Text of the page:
In January, I'm leading two identical workshops on creating TED-quality talks (see info below). Most of the people who hope to give such a talk can't quite picture themselves doing it. But they show up, get their assumptions challenged, find new angles on their talk ideas, learn the actual work that goes into the process...and then go out and do the work and give those talks. What seemed just an aspiration becomes a success, a reality. One registrant for the workshop says she wants to "Rock it TED-style when co-presenting with unchangeable read-off-the-slide PowerPoint users." And so she will. I've seen it happen again and again--when participants are willing to stretch themselves toward something greater. Are you?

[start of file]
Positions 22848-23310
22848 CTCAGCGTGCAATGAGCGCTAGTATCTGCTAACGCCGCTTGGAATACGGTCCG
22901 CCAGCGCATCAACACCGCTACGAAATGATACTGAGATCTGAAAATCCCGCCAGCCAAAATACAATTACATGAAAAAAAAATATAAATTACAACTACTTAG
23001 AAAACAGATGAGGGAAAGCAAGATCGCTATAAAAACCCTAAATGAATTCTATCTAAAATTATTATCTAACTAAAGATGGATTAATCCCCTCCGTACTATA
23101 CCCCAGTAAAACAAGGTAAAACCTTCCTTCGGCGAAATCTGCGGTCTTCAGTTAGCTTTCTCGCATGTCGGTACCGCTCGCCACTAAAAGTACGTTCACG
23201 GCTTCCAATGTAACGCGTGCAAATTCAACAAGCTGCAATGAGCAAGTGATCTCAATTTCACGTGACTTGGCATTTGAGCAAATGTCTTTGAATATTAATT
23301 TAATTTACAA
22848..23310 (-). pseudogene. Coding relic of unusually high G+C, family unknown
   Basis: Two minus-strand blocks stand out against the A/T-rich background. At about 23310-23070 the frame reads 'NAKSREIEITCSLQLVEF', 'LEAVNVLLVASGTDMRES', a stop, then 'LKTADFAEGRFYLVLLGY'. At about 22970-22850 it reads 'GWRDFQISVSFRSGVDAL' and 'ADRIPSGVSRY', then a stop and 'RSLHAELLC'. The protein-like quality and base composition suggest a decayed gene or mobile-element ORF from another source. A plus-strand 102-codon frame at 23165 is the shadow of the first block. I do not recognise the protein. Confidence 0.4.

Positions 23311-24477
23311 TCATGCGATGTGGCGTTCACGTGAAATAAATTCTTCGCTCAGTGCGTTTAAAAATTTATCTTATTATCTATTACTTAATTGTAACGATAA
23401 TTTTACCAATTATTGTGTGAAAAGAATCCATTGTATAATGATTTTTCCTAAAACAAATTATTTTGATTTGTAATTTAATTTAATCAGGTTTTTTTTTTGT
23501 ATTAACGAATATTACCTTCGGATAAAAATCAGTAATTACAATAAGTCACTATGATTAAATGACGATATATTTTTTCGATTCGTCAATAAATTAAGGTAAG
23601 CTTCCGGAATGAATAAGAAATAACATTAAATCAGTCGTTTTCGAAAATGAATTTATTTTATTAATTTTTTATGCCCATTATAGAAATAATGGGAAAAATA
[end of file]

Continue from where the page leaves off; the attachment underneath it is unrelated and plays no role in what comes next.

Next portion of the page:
(Creative Commons licensed photo by Adi Prabowo)

This stretch goal is actually within reach: I've got two small-group workshops coming up on Creating a TED-quality talk in Washington, DC, in January. Choose the January 14 workshop or the January 28 workshop. All you need to do is bring your one big idea for a talk in the style of TED. You'll learn how to plan, write, time, practice, and deliver it in a group limited to 5 people per workshop. Join us! You get the best discount if you register by October 30, 2015. That's next week, dear.

Friday, October 16, 2015

The weekend read

Stretch yourself, communicators, and find a little flex at the end of this long week. It's time to reach for my finds of the week, shared via @dontgetcaught on Twitter and curated here just for you. The weekend really *is* within reach. Limber up, right here:
Not a stretch: Buy my new ebook, The Eloquent Woman's Guide to Moderating Panelssign up for my free monthly newsletter; register yourself or your principal for one of my small-group workshops on Creating a TED-quality talk in January 2016;  or let me know how we can work together in 2015 with an email to eloquentwoman at gmail.com.